but that’s for another article. Suffice it to say, the only thing I changed about my setup for these images was the inclusion of the Chroma Tech LPR filter.
Using my normal processing workflow, I generated these images in very little time, and there isn’t a gradient to be found. I was able to eliminate the entire set of actions I usually use to remove or limit uneven field illumination. I did have a slight color cast to the entire image, but the Background Neutralization script in PixInsight killed that in seconds and left me with nothing but nice, balanced data to work with.
The image of M15 (Figure 4) was made using only 10 minutes each of Luminance, Red and Green data and took only about 30 minutes to process to the following result. This is by far my best globular cluster image to date and it took only 40 minutes of data capture to accomplish!
The image of the Andromeda Galaxy show in Figure 5 was a little more difficult because of the proportions of the galaxy relative to the image size. I still didn’t have any gradients to work out, but the color cast was a little harder to figure out. I still used that script in PixInsight, but I had to give it a couple tries with different parameter settings to get it right. However, look how smooth the data is. The next time I take a shot at this object, I’ll use a combination of long and short exposures so I can bring out even more detail in the dust lanes while retaining the nice soft glow of the core.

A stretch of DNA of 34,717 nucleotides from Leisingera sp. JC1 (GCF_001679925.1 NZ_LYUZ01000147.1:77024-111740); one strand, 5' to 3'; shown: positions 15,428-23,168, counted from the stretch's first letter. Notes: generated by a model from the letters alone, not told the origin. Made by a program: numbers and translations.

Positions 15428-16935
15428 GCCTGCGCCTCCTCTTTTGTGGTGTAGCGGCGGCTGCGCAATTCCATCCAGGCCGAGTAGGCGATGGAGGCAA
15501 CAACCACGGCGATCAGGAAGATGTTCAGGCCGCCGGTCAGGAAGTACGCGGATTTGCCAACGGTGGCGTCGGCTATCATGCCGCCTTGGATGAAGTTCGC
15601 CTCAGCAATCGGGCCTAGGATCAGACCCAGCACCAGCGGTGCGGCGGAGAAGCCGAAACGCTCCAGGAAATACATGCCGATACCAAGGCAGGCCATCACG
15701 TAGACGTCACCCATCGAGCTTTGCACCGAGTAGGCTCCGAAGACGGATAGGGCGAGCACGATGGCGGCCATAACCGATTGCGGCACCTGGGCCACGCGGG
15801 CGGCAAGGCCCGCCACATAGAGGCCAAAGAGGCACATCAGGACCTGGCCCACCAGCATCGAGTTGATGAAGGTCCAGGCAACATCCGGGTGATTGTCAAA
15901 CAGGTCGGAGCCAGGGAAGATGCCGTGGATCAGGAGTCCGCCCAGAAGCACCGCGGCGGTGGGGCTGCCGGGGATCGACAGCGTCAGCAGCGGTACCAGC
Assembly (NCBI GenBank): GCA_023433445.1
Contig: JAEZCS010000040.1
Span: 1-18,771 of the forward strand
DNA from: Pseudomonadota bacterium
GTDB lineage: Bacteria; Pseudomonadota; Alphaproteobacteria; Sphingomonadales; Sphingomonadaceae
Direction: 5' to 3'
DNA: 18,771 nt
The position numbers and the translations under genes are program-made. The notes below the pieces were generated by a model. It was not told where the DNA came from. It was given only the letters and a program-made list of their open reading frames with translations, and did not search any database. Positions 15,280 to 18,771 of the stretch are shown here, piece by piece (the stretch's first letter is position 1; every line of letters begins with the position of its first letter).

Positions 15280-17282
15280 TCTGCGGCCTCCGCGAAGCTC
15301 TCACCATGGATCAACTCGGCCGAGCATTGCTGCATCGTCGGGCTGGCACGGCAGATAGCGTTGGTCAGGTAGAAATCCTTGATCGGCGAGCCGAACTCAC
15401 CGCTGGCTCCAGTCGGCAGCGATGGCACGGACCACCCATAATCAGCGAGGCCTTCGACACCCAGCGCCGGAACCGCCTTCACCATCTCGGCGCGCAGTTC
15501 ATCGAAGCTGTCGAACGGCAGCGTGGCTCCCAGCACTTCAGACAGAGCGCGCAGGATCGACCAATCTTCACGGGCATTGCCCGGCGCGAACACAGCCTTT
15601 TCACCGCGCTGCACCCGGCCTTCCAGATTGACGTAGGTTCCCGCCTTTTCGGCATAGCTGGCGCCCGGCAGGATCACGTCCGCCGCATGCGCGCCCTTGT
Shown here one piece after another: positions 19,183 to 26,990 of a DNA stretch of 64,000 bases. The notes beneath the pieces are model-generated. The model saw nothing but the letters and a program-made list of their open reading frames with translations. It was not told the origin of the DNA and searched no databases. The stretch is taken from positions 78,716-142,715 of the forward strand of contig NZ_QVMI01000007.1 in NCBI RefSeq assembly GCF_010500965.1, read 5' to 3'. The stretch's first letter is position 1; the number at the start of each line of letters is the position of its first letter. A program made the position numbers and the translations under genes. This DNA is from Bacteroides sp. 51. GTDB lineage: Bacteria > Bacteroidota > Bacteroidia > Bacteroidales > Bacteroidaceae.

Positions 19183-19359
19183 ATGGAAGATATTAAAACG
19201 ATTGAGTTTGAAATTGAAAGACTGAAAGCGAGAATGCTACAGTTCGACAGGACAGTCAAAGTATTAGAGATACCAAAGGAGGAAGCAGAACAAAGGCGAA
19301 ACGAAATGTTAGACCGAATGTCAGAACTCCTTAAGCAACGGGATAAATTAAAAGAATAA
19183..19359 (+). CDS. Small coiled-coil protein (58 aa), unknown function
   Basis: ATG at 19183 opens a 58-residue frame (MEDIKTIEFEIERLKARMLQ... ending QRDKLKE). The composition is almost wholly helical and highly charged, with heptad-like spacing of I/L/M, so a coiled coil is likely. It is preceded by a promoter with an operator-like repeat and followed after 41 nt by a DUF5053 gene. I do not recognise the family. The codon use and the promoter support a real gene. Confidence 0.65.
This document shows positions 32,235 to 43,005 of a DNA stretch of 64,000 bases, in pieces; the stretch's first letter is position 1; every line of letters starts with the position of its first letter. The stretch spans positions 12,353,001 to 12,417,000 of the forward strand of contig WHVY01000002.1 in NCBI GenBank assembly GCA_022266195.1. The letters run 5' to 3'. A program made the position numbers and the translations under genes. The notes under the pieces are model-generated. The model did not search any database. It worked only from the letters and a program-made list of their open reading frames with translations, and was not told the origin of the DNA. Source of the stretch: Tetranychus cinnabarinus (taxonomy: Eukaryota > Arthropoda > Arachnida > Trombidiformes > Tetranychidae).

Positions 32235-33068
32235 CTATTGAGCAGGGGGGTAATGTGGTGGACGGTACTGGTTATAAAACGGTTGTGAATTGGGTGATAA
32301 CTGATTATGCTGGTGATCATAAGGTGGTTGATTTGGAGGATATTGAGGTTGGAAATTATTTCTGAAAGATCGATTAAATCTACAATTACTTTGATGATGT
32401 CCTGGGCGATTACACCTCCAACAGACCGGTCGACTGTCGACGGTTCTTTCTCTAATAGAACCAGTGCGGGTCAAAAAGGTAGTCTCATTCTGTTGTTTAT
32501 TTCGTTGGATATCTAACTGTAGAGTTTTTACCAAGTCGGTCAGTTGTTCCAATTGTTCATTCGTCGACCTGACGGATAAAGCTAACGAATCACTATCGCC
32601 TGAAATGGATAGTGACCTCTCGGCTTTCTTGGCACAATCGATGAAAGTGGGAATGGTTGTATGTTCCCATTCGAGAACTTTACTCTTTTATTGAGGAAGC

The image of NGC 7331 shown in Figure 6 was made with only 40 minutes of Luminance and 20 minutes each of Red, Green and Blue. Go ahead, try to find uneven illumination in there. This object will also benefit from some longer exposures and more of them, but weather has been terrible lately and I didn’t have the patience to gather more data. I can stretch the data a bit more, but then noise due to underexposure creeps in. However, if you look closely you can see the little group of galaxies to the left and the little one just to the right of NGC 7331. If I enlarge the image, I find more of them scattered about.
So, what more can I say about this filter. For me, it’s a game changer. I no longer have to deal with gradient removal. I don’t have to double my exposures like I would with other LPR filters I’ve used. I have only a minor color cast to deal with (which is very simple).
And I generate images with nice, deep, dark backgrounds, and vibrant star colors and main object details. In other words, I’m eager to get out and make images from my light-polluted front yard, confident that I can once again make them with ease.
This filter is available in 1.25-inch and 2-inch size. If you need the filter in a difference size or configuration, contact them. I’m sure they’ll work with you.
Dave Snay is a retired software engineer living in Central Massachusetts. He graduated from Worcester Polytechnic Institute and has been an amateur astronomer and astrophotographer for a number of years. He also pursues fine art photography and enjoys traditional black and white images.